29 responses to “To Hollywood and Back, in the Rain”

  1. D.R. Haney says:

    What’s up with the weather and journeys to and from Bakersfield where the L.A. TNB set is concerned? I was a little concerned for your safety, as well as for the safety of your friend Jesse, who, like you, made it back okay. Anyway, it was good to see you all, and meet those I’d never met before (meaning Jane and Jesse, of course), though, in all honesty, I regret exposing myself to your camera, Nick. I don’t do cameras anymore, and I don’t do mirrors. I can’t afford the antidepressants.

  2. Greg Olear says:

    Big thanks to you and the Bako crew, Nick, for making the trek down. Was great to hang out. Glad you made it back safely.

  3. Hrmph. Jealous.

    But at least I have your wonderful account of it all. Your drive home reminds me of the phone conversation I had with my grandfather last week. He mentioned having to drive to another city for his doctor’s appointment, in a downpour. “Grandpa! You shouldn’t have gone!” I said. “Oh. Psh. All I had to do was keep an eye on the white lines.” Also, he’s been in two car accidents in as many years. Glad you made it home safe!

    • The adventure started at noon and ended at 1:30 a.m. You didn’t get the full picture. Just enough to realize the craziness and silliness that part of the day was.

      Grandpas are cool. I hope to be one someday. Never really had one. Always laughed at other people’s grandpappies though.

  4. I am having a strange after-reaction to the entire trip to L.A.
    To have spent years knowing people via a screen and a small square picture
    and then BOOM, they come to life. Because, now I just want to see everyone again in real life.
    I don’t want to go back to screen life – don’t make me, don’t make me go back in there!!!

    that said,
    having said that,
    it goes without saying:
    I’m so glad to have met you, Nick.
    And everyone else – wish it were longer.

    • I feel like such a tiny blip on that day. All I really did was record other people. I didn’t say much. Didn’t do much. Was just a happy chronicler; a listener. Glad I got to see people. But it really was so brief I feel like it was just a photo in the end. If that makes sense? I think it takes time to really get to know people. Long conversations. Adventures together. Facing obstacles on rainy freeways. I suspect some TNBers are sharing those adventures. If they are, I hope they write about them. Looks like Greg has done some of that by including real TNBers in “Fathermucker.” And that’s way cool.

  5. Nicole Biggs says:

    I’m sad that I couldn’t go, maybe another time. Loved the video, especially the ass! haha!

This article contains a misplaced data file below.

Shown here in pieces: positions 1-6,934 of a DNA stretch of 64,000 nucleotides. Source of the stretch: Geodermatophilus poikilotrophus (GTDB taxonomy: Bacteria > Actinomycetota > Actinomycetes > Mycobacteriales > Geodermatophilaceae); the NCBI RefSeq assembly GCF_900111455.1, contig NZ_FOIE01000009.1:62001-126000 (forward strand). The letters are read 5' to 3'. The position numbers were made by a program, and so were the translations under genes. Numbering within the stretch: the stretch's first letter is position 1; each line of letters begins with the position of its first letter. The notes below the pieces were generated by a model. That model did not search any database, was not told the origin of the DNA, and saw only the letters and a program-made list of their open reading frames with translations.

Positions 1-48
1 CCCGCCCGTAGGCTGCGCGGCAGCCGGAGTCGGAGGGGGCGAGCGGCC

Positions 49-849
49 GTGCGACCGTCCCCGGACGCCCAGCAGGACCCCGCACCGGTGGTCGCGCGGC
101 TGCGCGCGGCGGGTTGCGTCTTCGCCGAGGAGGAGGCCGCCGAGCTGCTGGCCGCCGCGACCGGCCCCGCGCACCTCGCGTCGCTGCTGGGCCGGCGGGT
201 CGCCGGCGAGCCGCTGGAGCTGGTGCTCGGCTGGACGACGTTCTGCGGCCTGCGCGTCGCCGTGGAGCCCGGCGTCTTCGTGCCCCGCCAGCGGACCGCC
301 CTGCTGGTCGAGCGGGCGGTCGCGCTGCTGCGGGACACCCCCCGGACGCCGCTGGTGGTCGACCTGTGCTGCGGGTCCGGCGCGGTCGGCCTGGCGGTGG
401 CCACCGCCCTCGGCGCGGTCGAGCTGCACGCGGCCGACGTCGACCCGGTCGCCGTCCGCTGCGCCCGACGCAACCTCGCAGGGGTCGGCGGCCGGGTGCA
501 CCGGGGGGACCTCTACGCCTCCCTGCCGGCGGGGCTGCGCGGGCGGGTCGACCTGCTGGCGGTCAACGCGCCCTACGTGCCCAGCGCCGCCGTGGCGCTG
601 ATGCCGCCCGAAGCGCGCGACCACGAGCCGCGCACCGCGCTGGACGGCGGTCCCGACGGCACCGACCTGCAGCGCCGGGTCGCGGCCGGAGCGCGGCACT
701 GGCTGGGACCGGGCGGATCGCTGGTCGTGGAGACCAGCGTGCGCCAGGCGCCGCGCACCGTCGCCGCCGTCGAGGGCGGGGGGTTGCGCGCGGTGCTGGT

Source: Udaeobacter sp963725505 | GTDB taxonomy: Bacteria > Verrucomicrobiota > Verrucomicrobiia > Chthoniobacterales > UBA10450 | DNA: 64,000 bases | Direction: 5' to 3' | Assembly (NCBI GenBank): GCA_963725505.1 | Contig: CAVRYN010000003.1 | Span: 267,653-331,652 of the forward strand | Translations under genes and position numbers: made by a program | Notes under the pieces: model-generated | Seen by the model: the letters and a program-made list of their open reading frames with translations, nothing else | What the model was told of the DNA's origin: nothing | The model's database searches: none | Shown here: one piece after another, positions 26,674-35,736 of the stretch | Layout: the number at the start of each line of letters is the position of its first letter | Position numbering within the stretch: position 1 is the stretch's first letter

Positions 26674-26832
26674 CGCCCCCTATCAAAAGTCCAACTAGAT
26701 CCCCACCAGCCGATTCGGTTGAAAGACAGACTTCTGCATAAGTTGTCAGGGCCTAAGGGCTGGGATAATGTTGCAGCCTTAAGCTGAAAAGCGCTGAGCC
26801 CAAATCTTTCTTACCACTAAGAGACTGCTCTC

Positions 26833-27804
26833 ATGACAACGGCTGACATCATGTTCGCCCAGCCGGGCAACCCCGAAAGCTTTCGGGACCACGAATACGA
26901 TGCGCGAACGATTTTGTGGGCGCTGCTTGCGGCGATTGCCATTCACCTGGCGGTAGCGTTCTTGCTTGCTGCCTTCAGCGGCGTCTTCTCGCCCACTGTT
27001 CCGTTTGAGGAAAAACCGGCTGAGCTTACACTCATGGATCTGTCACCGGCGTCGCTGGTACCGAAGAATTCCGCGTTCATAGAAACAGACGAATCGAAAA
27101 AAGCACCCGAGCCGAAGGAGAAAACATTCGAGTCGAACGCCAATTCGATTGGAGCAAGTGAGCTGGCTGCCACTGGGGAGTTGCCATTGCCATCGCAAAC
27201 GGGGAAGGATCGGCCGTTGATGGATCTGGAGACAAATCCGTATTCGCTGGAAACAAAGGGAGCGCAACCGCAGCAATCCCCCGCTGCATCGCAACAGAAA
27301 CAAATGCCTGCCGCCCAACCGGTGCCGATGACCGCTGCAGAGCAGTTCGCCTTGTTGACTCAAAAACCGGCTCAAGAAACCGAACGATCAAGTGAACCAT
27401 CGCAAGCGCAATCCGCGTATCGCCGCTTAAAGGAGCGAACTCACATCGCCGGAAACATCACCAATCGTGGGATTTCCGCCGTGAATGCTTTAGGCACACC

6. Gloria says:

    I’m with Cynthia. I’m totally jealous, too. I almost made the journey by car, but, once again, decided against leaving town. Next time and next time. And next time.

    Glad the flood’s over.

    • There’s always the Dec. 1 reading. Though I still haven’t figured out where it’s going to be…

      • Gloria says:

        Nope. Have the boys that day. My boy days are protected time. I rarely do anything other than be with T and I on my boy days.

        • I understand boy days. I was really happy last night when I held an event for the author Alan Kaufman of “Drunken Angel” last night at Russo’s Books and both my boys showed up. One of them even asked the author a question during the reading. That was special to me because it was a packed house. About 70 people showed up. My boys — they are everything to me and always make me proud and inspire…

  7. Very jealous. I have never been able to attend one of these TNB events. I keep saying, “Maybe next year…” Well. Maybe next year. You never know.

  8. pixy says:

    nick, it was a blast meeting you. and i can’t believe you wanted me to be in your radtastic video. and that you actually put me in. i have pie eyes and no upper lip, i never knew that! : ) i can’t wait to for the end of march to get here so we can start planning the uprising of the bako scene.

  9. New Orleans Lady says:

    Just like everyone else that didn’t make it, I’m jealous. Don’t you guys wanna meet in New Orleans for some crazy TNB fun? It’s finally starting to cool off down here…


    • Lisa Rae Cunningham says:

      Ashley, that is a fantastic idea. In typical dreamer fashion, I was reading about travel deals to New Orleans this morning. I’m looking at the reduced-price days thinking… But New Orleans would really be a better education than school. My son could vanish for awhile. I mean what’s one more week? 🙂

    • Why does it have to be a TNB event? Just invite writers. Bring writers together. Congregate. That’s what we do in Bakersfield and we have events. Cool events. Whatever you want to call it, I would go!

  10. Lisa Rae Cunningham says:

    This is a really cool piece, Nick. Now I wish I hadn’t missed the event that evening, because I might’ve lifted a line or two of back-story out of you at the bar… Enough to satiate the curiosity this aroused. You have a gift for setting.

    • I agree. An event in New Orleans would be cool. And thanks for your kind words. It was funny how I kept seeing people and thinking they might be you, though they didn’t really look like what I thought you might actually look like in person. Funny!

  11. Rachel Pollon says:

    Just saw this as I was crawling through the site. You’re making me realize I don’t know where my Hank Cherry “AWESOME” piece of paper is. It will be fun to find it somewhere down the line… probably in one of the three books I brought to have Lenore, Ben, and Greg each sign. (Their own books, not other random books.) Anyway, it was a fun night, even though I only got to stay for the pre-show, and great to see you and all le TNBers!

    • I know where my Hank Cherry “awesome” note is. Hahaha. I have it sitting on an old piano. Was great seeing you. Thanks for the hugs (BTW, both of us end to end aren’t even half as tall as Duke).

  12. Oh, I so wish I could have been there!